It’s very stereotypical that girls catfight or those girls fight over stupid things and that girls hate each other. I was sort of interested in approaching Veronica and Meg’s relationship in a way where I was able to recognize kind of the complexities of what it means to be the bully, and also it’s so much more intricate than that. It’s so much deeper and layered than just a bully and a victim. There are reasons why and I think especially between women, especially between young women, there’s so much competition that’s bred outside of their relationships interpersonally.
Q: Oprah, you say in the movie that we need to restore hope. And that’s a beautiful talk. But do you think it’s possible to be hopeful in times like this one?
Oprah Winfrey: Yeah, for sure. I think the darkness is there to help bring out the light in all of us. If you think about it, if we turned all the lights off in this room, and you just held one person just held a candle, you would start to dissipate the darkness. You would banish the darkness. Look at how much darkness it would take to actually engulf all the light that every candle would hold in this room. It just takes a little bit of light. Just a little bit of light. That’s what we’re hoping for. A little bit of light, and if everybody can get that message, that’s how we have hope in the world. We’re looking for warriors who can bring hope back.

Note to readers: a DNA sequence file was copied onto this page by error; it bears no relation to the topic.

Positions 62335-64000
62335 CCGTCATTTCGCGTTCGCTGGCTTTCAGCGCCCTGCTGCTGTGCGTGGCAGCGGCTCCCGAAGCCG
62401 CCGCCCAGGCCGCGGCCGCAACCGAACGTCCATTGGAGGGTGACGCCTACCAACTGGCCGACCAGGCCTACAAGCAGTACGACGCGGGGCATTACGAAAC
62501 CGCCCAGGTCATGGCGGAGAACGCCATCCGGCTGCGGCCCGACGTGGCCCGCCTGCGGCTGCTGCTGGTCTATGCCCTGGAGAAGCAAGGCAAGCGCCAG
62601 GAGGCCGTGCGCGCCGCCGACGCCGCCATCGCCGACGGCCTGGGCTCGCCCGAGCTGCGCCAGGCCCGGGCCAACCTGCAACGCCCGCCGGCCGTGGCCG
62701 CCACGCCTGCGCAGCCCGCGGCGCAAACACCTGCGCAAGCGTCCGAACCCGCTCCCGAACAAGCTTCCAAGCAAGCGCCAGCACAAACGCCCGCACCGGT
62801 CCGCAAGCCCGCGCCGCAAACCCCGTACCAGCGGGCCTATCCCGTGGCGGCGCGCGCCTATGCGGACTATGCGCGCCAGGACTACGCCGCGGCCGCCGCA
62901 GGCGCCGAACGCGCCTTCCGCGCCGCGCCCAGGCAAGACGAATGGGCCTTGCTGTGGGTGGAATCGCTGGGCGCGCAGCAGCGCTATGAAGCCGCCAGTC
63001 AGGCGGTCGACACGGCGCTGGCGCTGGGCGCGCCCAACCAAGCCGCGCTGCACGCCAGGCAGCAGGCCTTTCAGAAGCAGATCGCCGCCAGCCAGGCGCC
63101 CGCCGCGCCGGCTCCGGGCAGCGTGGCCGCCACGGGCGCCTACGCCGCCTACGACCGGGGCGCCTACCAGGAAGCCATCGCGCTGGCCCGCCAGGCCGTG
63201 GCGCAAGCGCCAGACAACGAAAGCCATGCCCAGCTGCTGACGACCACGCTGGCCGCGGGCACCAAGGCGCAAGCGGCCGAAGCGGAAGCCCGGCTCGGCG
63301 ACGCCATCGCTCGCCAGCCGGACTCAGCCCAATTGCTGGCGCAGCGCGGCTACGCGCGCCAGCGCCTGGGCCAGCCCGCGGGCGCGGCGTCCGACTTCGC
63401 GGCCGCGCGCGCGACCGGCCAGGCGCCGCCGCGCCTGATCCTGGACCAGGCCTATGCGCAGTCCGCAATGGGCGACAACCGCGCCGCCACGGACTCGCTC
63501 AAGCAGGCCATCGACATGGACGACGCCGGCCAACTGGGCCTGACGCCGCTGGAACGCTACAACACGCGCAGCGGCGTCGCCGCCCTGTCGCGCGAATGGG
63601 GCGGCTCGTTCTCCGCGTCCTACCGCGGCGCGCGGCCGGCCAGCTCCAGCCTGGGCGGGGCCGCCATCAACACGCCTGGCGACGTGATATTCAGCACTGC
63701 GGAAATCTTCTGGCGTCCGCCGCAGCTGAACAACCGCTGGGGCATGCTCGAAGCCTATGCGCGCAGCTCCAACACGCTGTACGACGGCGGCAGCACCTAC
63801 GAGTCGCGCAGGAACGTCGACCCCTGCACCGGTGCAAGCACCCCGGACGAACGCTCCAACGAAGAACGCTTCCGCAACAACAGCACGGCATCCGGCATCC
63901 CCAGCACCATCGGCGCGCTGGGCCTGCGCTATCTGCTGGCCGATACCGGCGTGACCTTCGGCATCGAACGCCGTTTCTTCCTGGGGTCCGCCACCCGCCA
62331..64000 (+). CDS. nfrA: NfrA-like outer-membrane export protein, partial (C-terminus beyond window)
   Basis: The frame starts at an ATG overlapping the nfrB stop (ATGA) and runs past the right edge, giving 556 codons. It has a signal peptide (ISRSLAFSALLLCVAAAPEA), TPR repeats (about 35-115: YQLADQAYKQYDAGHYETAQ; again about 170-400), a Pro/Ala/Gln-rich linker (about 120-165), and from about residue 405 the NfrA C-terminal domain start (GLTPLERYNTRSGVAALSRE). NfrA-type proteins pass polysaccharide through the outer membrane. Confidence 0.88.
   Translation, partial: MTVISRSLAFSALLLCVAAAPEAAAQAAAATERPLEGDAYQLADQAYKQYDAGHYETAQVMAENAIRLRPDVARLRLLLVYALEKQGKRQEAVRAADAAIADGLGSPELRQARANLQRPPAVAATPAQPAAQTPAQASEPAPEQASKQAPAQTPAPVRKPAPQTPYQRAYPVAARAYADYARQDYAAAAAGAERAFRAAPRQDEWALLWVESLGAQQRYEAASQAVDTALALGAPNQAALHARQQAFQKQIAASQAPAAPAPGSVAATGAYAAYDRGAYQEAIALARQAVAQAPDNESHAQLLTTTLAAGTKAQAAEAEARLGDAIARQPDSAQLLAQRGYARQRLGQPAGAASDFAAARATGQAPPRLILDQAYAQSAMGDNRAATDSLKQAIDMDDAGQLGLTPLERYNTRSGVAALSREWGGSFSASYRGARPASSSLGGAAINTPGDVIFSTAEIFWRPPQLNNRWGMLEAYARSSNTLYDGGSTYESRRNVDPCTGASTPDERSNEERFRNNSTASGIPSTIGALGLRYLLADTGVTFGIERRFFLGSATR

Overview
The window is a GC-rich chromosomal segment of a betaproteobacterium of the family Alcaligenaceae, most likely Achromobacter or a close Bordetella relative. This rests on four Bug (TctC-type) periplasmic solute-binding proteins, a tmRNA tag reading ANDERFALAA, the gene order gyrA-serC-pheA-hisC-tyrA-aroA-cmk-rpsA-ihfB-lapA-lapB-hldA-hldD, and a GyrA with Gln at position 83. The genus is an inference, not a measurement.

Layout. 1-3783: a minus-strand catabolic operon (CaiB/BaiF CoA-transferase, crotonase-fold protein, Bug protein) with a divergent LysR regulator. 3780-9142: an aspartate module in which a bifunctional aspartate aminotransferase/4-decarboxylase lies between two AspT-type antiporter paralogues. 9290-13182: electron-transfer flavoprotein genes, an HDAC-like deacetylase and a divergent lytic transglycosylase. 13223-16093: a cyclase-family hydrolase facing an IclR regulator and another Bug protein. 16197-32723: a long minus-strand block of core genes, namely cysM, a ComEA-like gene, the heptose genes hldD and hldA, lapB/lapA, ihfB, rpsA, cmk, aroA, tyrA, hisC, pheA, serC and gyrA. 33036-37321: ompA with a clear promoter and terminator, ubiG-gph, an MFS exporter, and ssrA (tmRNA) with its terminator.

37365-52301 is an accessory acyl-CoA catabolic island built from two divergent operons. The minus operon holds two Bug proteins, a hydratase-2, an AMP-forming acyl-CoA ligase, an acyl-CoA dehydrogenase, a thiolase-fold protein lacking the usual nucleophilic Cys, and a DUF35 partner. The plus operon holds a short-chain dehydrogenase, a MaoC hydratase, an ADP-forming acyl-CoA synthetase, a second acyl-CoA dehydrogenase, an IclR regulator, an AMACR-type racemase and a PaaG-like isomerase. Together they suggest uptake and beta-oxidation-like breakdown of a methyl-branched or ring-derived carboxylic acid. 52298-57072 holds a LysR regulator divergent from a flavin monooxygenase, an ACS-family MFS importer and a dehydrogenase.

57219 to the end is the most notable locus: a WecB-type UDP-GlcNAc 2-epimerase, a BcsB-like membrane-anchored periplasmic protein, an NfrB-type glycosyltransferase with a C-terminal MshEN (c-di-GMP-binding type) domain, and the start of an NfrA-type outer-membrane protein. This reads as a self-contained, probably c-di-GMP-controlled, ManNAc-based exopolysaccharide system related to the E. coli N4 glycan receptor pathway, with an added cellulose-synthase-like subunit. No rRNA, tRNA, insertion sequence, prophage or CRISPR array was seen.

About Disney's A Wrinkle In Time
From visionary director Ava DuVernay comes Disney’s “A Wrinkle in Time,” an epic adventure based on Madeleine L’Engle’s timeless classic that takes audiences across dimensions of time and space, examining the nature of darkness versus light, good versus evil and, ultimately, the triumph of love. Through one girl’s transformative journey led by three celestial guides, we discover that strength comes from embracing one’s individuality and that the best way to triumph over fear is to travel by one’s own light.